Two established motor tasks, namely the Rotarod test and the Beam walking test, were carried out in this study. The Rotarod test showed that transplanted animals significantly stayed longer on the rotating rod (30–35 s) than vehicle-transplanted animals (20 s). A review of the literature reveals that a 20–30% behavioral improvement after ischemic injury is consistently considered a robust therapeutic benefit (Borlongan et al., 1998, 2004, 2005; Chen et al., 2001). One explanation for this functional recovery might be due to regeneration of the neuronal networks although the function of the engrafted cells and axonal connectivity have not been demonstrated yet. On the other hand, we cannot exclude the possibility that functional recovery was mediated by a neuroprotective effect of the engrafted neural stem cells. In fact, NSCs or NPCs are also thought to provide neuroprotective support by expressing various neurotrophic factors, such as BDNF, GDNF, or NT3 (Park et al., 2002; Buhnemann et al., 2006; Daadi et al., 2009, 2010). This neurotrophic effect could contribute to cell survival, further neuronal differentiation, and significant axonal sprouting (Park et al., 2002; Yasuhara et al., 2008; Daadi et al., 2010).
One would not predict adequate engraftment if the NPCs are transplanted into an ischemic core lesion because this area is not an ideal “niche” i.e., it does not possess a significant blood supply or growth and neurotrophic factors that promote cell survival, neuronal maturation, and axonal sprouting. On the other hand, in ischemic penumbra lesions, increased vascularization within a few days after stroke is associated with neurological recovery and offers another potential target for cell therapy (Krupinski et al., 1993; Senior, 2001; Wei et al., 2001). Because the HIE model used in our study revealed that the ischemic core lesion was located relatively on the lateral side near the middle cerebral artery, the location of cell transplantation was expected to target the boundary adjacent to the penumbra although we cannot confirm this location when transplanting cells (Figures 1A, 4A). Similarly, healthy engraftment could not be confirmed in the cells that were injected into the ischemic core lesion.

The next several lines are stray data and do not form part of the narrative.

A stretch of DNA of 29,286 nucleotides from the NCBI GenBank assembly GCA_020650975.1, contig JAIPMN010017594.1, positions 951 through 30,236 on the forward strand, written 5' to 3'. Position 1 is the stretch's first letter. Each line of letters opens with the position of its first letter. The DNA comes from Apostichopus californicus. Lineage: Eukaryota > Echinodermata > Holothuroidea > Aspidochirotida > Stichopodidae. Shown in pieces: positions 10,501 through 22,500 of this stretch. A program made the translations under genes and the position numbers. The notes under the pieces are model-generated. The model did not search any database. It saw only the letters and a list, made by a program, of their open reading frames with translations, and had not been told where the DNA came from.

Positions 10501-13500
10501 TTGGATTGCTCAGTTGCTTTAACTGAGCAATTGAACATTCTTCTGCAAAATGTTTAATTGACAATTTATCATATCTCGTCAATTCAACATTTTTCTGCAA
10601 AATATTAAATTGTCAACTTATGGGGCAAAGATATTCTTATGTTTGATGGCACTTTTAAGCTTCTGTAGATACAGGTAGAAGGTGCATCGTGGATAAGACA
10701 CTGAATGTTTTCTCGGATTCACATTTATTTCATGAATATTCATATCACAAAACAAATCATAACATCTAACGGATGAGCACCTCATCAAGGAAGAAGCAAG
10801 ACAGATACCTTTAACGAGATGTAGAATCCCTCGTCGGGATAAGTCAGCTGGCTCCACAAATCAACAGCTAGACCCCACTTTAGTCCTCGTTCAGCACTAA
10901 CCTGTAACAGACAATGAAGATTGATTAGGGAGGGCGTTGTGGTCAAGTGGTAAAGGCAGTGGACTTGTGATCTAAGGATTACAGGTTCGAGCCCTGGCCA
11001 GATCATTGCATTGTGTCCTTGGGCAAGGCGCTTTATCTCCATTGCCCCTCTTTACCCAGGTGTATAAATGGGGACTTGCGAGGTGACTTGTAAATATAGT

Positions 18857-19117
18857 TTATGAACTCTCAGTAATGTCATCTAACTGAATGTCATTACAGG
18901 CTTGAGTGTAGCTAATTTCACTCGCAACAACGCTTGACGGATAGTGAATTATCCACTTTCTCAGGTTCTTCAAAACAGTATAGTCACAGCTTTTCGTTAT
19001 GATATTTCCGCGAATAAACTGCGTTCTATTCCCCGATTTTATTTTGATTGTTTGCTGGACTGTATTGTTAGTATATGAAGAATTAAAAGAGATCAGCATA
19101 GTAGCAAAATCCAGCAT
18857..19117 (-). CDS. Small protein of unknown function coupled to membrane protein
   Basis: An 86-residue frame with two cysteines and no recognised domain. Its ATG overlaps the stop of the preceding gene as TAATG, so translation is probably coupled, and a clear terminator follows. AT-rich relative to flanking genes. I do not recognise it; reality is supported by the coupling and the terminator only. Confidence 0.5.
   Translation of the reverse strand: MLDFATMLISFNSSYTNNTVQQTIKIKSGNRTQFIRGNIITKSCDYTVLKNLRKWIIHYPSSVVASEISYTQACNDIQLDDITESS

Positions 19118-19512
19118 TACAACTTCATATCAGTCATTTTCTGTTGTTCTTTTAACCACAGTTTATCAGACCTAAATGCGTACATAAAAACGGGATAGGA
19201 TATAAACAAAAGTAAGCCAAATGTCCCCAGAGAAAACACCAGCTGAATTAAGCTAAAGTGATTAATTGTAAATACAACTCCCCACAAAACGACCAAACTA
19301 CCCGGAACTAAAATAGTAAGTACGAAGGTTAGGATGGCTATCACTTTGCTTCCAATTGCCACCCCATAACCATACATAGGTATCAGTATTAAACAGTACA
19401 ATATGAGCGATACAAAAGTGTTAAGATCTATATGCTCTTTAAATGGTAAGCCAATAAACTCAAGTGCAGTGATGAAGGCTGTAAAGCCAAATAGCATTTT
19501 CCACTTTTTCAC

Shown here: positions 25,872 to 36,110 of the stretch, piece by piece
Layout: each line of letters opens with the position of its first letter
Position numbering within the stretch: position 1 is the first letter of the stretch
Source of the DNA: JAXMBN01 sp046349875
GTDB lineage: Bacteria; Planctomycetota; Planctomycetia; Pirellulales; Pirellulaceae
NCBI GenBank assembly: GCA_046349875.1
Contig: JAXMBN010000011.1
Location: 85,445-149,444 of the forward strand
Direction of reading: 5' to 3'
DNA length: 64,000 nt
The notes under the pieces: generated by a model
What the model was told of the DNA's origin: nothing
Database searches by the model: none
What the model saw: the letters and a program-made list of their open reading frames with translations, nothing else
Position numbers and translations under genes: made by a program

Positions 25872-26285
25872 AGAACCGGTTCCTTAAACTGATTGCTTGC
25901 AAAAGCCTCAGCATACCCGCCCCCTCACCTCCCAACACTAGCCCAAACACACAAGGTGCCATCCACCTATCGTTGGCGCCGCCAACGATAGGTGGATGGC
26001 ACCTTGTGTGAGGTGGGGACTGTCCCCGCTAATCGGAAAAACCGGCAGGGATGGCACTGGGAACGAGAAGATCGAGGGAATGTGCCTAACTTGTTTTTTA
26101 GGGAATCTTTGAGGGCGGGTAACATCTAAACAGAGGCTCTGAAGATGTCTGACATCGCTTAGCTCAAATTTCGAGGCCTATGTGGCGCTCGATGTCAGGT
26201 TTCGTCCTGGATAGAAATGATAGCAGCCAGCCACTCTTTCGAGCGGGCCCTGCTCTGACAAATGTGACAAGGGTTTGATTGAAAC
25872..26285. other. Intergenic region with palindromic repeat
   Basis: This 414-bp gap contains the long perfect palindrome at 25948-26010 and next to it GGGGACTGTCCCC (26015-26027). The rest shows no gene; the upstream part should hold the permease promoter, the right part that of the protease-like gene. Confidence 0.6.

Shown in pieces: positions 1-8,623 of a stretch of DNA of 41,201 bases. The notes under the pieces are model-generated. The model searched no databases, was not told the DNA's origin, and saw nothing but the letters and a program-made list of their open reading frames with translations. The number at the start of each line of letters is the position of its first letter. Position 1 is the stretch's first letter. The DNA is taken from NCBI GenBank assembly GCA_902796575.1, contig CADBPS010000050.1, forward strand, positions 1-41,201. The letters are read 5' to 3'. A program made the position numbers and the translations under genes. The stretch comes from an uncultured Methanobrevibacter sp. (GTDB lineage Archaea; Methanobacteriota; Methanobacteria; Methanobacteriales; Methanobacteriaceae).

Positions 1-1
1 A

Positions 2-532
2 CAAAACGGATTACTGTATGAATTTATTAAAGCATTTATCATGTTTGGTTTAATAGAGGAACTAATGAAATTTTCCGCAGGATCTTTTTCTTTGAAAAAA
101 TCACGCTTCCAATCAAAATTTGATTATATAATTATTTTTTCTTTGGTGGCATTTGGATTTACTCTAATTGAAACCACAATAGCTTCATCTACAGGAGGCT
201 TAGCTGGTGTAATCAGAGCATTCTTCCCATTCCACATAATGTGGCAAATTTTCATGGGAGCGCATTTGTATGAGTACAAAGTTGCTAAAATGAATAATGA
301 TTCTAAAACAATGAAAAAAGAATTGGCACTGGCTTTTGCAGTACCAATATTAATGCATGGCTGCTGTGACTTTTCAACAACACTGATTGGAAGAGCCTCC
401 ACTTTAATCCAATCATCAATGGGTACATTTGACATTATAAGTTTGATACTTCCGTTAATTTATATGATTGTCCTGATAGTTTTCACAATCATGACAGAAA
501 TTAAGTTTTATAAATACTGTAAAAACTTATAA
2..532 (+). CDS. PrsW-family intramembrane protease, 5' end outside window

In summary, our data show that ES-NPCs transplanted into the injured cortex of an HIE model mouse are capable of differentiation to pyramidal neurons with axonal growth toward the subcortical target area and that these grafted cells might be able to promote motor functional recovery based on the morphological evidence demonstrated in this study. Although we have not demonstrated direct functional recovery due to the graft, these findings demonstrated the possibility of target-specific innervation in injured brain. Even though HIE is an important cause of perinatal mortality and permanent neurological morbidities, including CP, there is no definite treatment for HIE (Ferriero, 2004). Cell replacement therapy for HIE using neural stem cells could be a critical part of a novel therapeutic strategy although we do not know the detailed mechanism of motor functional recovery after NPCs engraftment.
Conflict of Interest Statement
The authors declare that the research was conducted in the absence of any commercial or financial relationships that could be construed as a potential conflict of interest.
The authors thank James Weimann (Stanford University) for technical and helpful advice regarding immunohistochemistry. This work was supported by Japan Society for the Promotion of Science (JSPS) Grant-in-Aid for Young Scientists (B) Grant Number 21700408.